Short Focus – Animated Shorts Competition
First up, Lauren Armstrong explores the 2012 Animated Short Competition Films.
Head Over Heels
In ten minutes, director Timothy Reckart manages to steal the heart of even the most cynical viewer with his film HEAD OVER HEELS. In this endearing animated short, made using stop- motion animation, Reckart tells the story of an old married couple who has grown apart, literally. She occupies the ceiling of the house and he lives on the floor. I found myself “awwww-ing” at the husband’s cute attempts to reignite the flame between him and his wife. The fact that absolutely no dialogue is used to tell the story is even more impressive. The animation of the character’s faces conveys all the emotion and words would have been superfluous in this sweet and charming short. See it in Shorts Program 1 – The Space Between Us, at the Hideout Theatre, Sunday, October 21st, 9:30 pm or Tuesday, October 23rd, 5:30 pm.
Sleight of Hand
SLEIGHT OF HAND has recently been nominated for Best Animation at the Australian Academy of Cinema and Television Arts, and it’s no wonder why. This charming animated short was created using the stop-motion technique, in which the puppet is moved frame by frame. It takes 25 separate moves to create one second of the movie… that’s over 14,000 individual shots for this one, 9-minute short. The film is essentially a tongue-in-cheek movie about the technique itself and follows a puppet trying to create what writer/director/animator Michael Cusack did in creating the puppet himself. I thoroughly enjoyed watching the technique come to life on the screen, and the puppet’s facial expressions are truly a work of art. AFF is proud to feature this patiently created stroke of genius. See it in Shorts Program 7 – A Glimpse Into Another World, at the Hideout Theatre, Saturday, October 20th at 9:30 pm, and Wednesday, October 24th at 7:30 pm.
From A to B and Back Again
FROM A TO B AND BACK AGAIN stands out amongst competition because of the unique story it tells. The film is part of BBC’s ‘Seeking Refuge’ series that seeks to tell real-life stories of asylum seekers in the UK. Director Andy Glynne tells the story about a young girl and her family fleeing from religious persecution. In a world where animated film is often used for fairy tales or stories for kids, I found it refreshing to see an animated short with such a relevant message behind it. The story compels the audience to care about the family and their issue at hand, while also raising awareness in an interesting way, in this case, through animated re-telling of a true story. See it in Shorts Program 6 – The World Comes of Age, at the Hideout Theatre, Saturday, October 20th at 3:30 pm or Monday, October 22nd at 5:30 pm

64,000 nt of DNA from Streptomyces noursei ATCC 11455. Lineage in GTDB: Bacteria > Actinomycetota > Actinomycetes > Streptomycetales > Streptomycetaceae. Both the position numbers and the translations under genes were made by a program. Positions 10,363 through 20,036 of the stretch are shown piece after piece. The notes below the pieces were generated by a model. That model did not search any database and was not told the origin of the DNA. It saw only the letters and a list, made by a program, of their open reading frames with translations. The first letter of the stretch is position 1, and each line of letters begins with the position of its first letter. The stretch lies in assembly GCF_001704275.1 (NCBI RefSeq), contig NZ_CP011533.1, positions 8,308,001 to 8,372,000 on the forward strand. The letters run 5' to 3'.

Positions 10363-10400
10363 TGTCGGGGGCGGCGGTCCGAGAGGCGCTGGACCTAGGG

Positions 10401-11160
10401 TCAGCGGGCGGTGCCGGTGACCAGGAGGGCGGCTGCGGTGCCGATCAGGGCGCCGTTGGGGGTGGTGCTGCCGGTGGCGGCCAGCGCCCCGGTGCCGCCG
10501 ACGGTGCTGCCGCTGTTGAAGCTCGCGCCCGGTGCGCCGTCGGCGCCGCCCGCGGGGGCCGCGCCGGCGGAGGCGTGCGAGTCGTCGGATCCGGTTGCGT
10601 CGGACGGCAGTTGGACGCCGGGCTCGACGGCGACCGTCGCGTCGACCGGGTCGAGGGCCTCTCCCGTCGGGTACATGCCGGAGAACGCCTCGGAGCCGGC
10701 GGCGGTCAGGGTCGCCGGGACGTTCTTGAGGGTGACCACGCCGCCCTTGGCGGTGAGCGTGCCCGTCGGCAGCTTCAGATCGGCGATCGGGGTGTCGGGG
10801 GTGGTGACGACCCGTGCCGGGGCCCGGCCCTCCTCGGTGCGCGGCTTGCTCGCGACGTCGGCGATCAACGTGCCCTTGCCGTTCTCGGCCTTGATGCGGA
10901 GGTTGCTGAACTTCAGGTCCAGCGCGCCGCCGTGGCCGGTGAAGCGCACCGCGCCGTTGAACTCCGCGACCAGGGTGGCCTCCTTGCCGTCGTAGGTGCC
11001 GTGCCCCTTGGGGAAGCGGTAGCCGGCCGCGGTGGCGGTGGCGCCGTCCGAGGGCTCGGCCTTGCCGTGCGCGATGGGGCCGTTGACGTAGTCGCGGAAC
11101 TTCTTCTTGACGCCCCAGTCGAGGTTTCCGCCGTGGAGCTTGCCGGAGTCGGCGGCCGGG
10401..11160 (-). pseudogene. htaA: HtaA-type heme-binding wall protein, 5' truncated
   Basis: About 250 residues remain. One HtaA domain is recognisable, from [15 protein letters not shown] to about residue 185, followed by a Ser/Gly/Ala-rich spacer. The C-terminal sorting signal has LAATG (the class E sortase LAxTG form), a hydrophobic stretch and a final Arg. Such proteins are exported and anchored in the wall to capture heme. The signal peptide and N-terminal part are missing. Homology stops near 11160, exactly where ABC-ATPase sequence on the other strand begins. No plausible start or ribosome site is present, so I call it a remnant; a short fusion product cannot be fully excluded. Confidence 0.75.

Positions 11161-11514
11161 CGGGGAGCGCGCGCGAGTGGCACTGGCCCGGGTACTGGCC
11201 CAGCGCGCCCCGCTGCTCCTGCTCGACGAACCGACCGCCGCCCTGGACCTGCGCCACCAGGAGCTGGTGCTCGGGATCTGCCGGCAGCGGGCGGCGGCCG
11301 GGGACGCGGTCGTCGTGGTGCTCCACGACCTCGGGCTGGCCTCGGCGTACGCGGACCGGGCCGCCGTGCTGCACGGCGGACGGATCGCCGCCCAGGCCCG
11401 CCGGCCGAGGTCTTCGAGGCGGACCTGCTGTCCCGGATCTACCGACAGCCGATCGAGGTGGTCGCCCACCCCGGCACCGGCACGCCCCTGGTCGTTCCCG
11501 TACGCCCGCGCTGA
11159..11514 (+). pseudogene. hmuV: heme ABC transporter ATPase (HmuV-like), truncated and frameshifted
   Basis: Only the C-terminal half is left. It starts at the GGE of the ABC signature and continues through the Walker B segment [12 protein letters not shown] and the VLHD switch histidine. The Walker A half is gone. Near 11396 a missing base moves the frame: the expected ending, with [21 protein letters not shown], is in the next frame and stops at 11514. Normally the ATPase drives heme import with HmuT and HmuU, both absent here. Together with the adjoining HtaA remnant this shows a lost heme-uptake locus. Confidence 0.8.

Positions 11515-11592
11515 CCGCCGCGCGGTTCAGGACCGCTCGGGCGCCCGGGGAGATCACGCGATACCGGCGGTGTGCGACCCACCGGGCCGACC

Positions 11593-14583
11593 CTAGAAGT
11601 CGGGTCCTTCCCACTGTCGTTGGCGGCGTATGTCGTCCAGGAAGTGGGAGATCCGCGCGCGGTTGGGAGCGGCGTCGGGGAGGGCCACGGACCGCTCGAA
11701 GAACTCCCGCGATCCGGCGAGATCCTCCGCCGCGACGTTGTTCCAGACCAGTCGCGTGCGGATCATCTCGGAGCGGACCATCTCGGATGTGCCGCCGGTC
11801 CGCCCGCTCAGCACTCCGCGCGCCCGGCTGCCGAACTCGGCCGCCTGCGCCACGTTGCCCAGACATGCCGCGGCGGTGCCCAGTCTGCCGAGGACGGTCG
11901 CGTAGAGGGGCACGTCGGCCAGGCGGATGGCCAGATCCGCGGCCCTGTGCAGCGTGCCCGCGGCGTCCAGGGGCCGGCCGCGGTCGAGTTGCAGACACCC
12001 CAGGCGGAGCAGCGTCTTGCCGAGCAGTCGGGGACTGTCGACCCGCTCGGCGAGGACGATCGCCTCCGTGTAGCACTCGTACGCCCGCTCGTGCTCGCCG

If you enjoy animated films that are more on the bloody side and involve mature themes of questionable nature, then JAMÓN is the film for you. A graduation film from Iria López, the film follows a teenage pig, José, who is struggling with his identity as the only pig in his family. When a questionable neighbor moves in and involves himself with “interesting” activities, José learns that he may have more in common with the neighbor than he thought. The film uses traditional animation technology and silkscreen printed backgrounds that allow for a very classy look and a thoroughly enjoyable experience. See it in Shorts Program 2 – The Search For Ourselves, at the Hideout Theatre, Friday, October 19th at 7:15 pm, or Thursday, October 25th at 6:30 pm.
PASTEURIZED is a cute animated film about a cow making pasteurized milk in space. When a cat in a space shuttle comes to check out his laboratory, his world is rocked, literally. Director Nicolás P. Villareal is also a published children’s author- and it shows. The film brought out my inner child and took me on a ride to outer space with a mischievous cat (is there any other kind?) and an interesting-looking green cow. The film has no dialogue, and the score provides all the sound needed. I found myself bouncing along with the cat and the cow on their boisterous, 7-minute journey and was reminded how fun animated movies can be. See it in Shorts Program 11 at the Alamo Drafthouse Village on Saturday, October 20th at 1:00 pm or at the Hideout Theatre on Sunday, October 21st at 3:30 pm.
Buy Buy Baby
In our recent recession, what can be more relevant than an animated short about a baby hanging out at a Wall Street office and unknowingly tearing the place apart? Kids will love the funny anecdotes in the short, and adults will enjoy the not-so-subliminal message of the stock market tumbling with Baby Betty on the loose in the roaring twenties. Gervais Merryweather directed this as his graduation film, and has since won accolades at film festivals all over the world. I was really amused by this film and enjoyed the animation style, as it brought me back to the old school cartoon days. See it in Shorts Program 11 at the Alamo Drafthouse Village on Saturday, October 20th at 1:00 pm or at the Hideout Theatre on Sunday, October 21st at 3:30 pm.
In four minutes and thirty-five seconds, director Andrew Cadelago manages to draw two very distinct characters, an old lady and a punk teenager! I found myself laughing through SNACK ATTACK, and curious to see how it all ends for the bitter old lady. The film has a very professional, Pixar-like feel to it (Cadelago has worked in the animation department at Pixar), which should make it a fan favorite. The old lady even resembles the beloved character, “Carl,” from UP. See it in Shorts Program 11 at the Alamo Drafthouse Village on Saturday, October 20th at 1:00 pm or at the Hideout Theatre on Sunday, October 21st at 3:30 pm.